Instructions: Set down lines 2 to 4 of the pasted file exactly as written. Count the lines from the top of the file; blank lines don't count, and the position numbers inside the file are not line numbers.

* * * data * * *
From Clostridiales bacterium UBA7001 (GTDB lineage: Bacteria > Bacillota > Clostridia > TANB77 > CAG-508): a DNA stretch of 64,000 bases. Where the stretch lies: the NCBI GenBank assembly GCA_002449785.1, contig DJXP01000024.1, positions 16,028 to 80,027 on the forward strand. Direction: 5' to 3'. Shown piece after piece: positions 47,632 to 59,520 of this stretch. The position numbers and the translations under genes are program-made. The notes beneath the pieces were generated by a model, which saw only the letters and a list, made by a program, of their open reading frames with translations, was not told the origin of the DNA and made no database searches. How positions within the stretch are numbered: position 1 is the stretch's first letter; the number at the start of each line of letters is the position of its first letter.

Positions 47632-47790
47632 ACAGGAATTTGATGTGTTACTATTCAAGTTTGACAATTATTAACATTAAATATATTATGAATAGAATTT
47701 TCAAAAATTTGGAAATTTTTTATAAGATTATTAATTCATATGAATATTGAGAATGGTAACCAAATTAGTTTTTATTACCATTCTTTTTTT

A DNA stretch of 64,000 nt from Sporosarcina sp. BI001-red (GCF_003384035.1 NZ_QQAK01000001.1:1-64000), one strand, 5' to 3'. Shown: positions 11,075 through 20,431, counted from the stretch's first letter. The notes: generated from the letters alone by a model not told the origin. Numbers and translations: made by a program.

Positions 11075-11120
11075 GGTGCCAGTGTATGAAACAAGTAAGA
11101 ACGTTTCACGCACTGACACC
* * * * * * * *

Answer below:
Positions 47632-47790
47632 ACAGGAATTTGATGTGTTACTATTCAAGTTTGACAATTATTAACATTAAATATATTATGAATAGAATTT
47701 TCAAAAATTTGGAAATTTTTTATAAGATTATTAATTCATATGAATATTGAGAATGGTAACCAAATTAGTTTTTATTACCATTCTTTTTTT